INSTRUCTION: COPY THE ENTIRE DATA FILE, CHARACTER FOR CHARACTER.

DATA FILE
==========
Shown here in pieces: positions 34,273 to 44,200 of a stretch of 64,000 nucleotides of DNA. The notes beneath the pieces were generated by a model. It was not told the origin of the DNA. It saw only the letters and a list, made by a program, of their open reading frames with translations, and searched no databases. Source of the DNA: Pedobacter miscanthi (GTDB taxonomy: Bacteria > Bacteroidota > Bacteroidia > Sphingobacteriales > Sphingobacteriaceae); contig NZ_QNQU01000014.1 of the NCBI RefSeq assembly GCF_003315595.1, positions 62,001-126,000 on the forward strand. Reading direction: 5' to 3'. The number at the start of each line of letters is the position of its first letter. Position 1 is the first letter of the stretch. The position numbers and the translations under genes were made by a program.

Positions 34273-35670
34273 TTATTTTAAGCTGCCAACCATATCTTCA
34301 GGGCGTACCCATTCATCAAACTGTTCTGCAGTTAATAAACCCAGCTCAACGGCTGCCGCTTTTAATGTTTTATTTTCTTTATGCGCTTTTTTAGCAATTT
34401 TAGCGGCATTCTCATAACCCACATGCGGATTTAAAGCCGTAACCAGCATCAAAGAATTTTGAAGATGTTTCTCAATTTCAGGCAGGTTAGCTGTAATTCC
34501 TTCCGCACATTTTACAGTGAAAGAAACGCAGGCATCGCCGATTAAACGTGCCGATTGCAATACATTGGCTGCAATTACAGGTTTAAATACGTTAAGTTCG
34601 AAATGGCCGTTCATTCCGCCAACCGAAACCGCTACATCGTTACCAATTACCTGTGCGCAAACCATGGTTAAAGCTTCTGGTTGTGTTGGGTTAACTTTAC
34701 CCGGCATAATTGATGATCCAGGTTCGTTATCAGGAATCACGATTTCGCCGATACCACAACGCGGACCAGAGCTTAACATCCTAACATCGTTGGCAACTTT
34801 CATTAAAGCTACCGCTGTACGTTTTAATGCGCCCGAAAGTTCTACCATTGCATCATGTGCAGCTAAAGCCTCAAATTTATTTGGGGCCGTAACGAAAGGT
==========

Shown here in pieces: positions 34,273 to 44,200 of a stretch of 64,000 nucleotides of DNA. The notes beneath the pieces were generated by a model. It was not told the origin of the DNA. It saw only the letters and a list, made by a program, of their open reading frames with translations, and searched no databases. Source of the DNA: Pedobacter miscanthi (GTDB taxonomy: Bacteria > Bacteroidota > Bacteroidia > Sphingobacteriales > Sphingobacteriaceae); contig NZ_QNQU01000014.1 of the NCBI RefSeq assembly GCF_003315595.1, positions 62,001-126,000 on the forward strand. Reading direction: 5' to 3'. The number at the start of each line of letters is the position of its first letter. Position 1 is the first letter of the stretch. The position numbers and the translations under genes were made by a program.

Positions 34273-35670
34273 TTATTTTAAGCTGCCAACCATATCTTCA
34301 GGGCGTACCCATTCATCAAACTGTTCTGCAGTTAATAAACCCAGCTCAACGGCTGCCGCTTTTAATGTTTTATTTTCTTTATGCGCTTTTTTAGCAATTT
34401 TAGCGGCATTCTCATAACCCACATGCGGATTTAAAGCCGTAACCAGCATCAAAGAATTTTGAAGATGTTTCTCAATTTCAGGCAGGTTAGCTGTAATTCC
34501 TTCCGCACATTTTACAGTGAAAGAAACGCAGGCATCGCCGATTAAACGTGCCGATTGCAATACATTGGCTGCAATTACAGGTTTAAATACGTTAAGTTCG
34601 AAATGGCCGTTCATTCCGCCAACCGAAACCGCTACATCGTTACCAATTACCTGTGCGCAAACCATGGTTAAAGCTTCTGGTTGTGTTGGGTTAACTTTAC
34701 CCGGCATAATTGATGATCCAGGTTCGTTATCAGGAATCACGATTTCGCCGATACCACAACGCGGACCAGAGCTTAACATCCTAACATCGTTGGCAACTTT
34801 CATTAAAGCTACCGCTGTACGTTTTAATGCGCCCGAAAGTTCTACCATTGCATCATGTGCAGCTAAAGCCTCAAATTTATTTGGGGCCGTAACGAAAGGT